Jessica DeWitt is a freelance designer from the USA traveling the world with Remote Year Battuta
Why did you decide to come on Remote Year?
After spending the last 29 years of my life doing all the things you are supposed to -- you know -- getting the college degree, the job in New York City, the masters degree and still not feeling like I had found my place I couldn't let another year go by. So I turned 30, gave up the life I had been so careful to build and decided that while the rest of my friends get married and have kids, I am going to eat, pray, love my way to the life I always knew I wanted.
What are you working on for the year?
This year I am facing fear. I am working on defining what being a remote professional means to me. This also means I am working on figuring out how to make money, get clients and be a successful designer on the road. Most people tend to build up their freelance business to a point where they are comfortable quitting their traditional office job, but not me - because why do things that make sense? Instead, I am doing it all at once. Every day is a new lesson, a new victory and a new reason to eat cake.
How did you find yourself a Remote role?
I didn't. I am making one. Unfortunately, my previous company was not ready to embrace a remote role and as a result, I took the risk and dropped my two-weeks notice like Kanye drops a mic. Luckily, my profession lends itself to remote work and I get to spend most of my time hustling for my next client, taking online courses to enhance my skills, and eating snacks.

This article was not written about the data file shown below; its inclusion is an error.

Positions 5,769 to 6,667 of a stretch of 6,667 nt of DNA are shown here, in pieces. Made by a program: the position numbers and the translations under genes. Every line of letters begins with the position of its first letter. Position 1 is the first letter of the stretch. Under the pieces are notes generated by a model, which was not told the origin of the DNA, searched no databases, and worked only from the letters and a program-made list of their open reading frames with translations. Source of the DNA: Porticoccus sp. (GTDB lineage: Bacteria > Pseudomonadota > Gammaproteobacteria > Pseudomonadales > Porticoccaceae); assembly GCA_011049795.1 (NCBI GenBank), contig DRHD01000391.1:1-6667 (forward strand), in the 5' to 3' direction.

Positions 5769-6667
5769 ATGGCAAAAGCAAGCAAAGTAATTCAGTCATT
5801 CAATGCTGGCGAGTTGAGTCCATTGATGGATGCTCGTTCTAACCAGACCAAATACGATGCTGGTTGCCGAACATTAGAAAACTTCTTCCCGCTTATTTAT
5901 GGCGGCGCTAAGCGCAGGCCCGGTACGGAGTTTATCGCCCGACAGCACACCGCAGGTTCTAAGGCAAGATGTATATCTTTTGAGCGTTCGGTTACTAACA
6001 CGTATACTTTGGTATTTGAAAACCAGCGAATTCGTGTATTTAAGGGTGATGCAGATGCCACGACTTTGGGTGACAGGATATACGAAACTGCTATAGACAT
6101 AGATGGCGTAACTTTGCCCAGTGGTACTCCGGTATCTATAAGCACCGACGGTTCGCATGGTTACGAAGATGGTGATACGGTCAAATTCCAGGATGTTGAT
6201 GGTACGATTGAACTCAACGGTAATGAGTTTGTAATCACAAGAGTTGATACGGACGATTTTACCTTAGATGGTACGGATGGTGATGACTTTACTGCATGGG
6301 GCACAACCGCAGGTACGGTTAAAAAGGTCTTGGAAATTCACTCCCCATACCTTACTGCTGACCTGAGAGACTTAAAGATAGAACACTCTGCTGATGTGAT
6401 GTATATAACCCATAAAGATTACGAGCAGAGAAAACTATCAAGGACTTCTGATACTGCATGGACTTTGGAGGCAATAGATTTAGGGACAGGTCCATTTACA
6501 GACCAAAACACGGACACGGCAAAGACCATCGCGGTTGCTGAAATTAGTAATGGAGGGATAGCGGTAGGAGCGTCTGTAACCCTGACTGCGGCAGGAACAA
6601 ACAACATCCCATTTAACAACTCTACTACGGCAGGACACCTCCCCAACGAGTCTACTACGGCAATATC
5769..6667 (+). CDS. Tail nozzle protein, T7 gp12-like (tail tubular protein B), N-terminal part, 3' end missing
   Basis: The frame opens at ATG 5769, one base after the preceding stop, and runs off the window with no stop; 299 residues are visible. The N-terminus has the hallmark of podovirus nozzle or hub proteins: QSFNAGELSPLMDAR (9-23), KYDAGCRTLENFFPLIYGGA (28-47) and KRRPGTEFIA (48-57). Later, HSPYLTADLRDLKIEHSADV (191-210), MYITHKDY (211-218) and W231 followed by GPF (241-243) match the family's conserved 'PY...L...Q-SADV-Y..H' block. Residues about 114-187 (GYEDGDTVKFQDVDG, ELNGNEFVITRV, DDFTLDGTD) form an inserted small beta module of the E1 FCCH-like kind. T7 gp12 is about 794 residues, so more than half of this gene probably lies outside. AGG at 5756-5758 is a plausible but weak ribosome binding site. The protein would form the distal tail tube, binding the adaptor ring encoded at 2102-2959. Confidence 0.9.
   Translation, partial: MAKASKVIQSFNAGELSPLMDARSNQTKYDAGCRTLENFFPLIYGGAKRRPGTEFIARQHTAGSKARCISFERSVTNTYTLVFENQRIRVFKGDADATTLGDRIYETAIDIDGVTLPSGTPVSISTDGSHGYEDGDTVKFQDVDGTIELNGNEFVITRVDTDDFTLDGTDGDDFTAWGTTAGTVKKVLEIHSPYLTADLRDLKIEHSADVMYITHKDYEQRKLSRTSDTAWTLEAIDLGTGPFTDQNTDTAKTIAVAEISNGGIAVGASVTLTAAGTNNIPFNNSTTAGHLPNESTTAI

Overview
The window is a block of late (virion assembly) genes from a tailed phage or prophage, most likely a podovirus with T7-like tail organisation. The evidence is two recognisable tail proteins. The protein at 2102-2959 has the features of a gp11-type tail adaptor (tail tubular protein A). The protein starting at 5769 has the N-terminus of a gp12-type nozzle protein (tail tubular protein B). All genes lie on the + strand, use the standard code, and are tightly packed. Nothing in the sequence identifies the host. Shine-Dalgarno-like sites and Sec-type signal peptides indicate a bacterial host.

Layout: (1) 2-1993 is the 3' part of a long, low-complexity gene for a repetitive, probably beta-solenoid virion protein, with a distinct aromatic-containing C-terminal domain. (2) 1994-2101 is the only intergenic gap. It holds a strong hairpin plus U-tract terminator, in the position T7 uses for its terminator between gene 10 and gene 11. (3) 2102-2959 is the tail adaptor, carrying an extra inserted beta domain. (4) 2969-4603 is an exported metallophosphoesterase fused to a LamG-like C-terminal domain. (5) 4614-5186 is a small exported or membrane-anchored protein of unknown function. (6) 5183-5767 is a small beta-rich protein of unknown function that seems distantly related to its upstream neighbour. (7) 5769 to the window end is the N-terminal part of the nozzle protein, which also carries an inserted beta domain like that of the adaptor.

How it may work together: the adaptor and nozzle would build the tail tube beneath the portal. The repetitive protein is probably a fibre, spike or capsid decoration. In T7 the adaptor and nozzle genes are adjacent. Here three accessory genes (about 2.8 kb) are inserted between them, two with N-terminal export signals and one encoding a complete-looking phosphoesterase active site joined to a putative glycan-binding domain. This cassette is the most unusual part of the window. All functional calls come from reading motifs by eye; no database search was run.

How do you think traveling will affect your current work?
Traveling is only making me a stronger professional and overall human being. I am constantly surrounded by people, places and things that are giving me new perspectives, challenging my comfort zones and showing me beauty in its simplest of forms. It is also humbling my New York City Bitch by throwing me in new situations that require patience. FYI - ordering a smoothie should not be a 20 minute process. Furthermore, it should not take another 25 minutes to make. I am learning.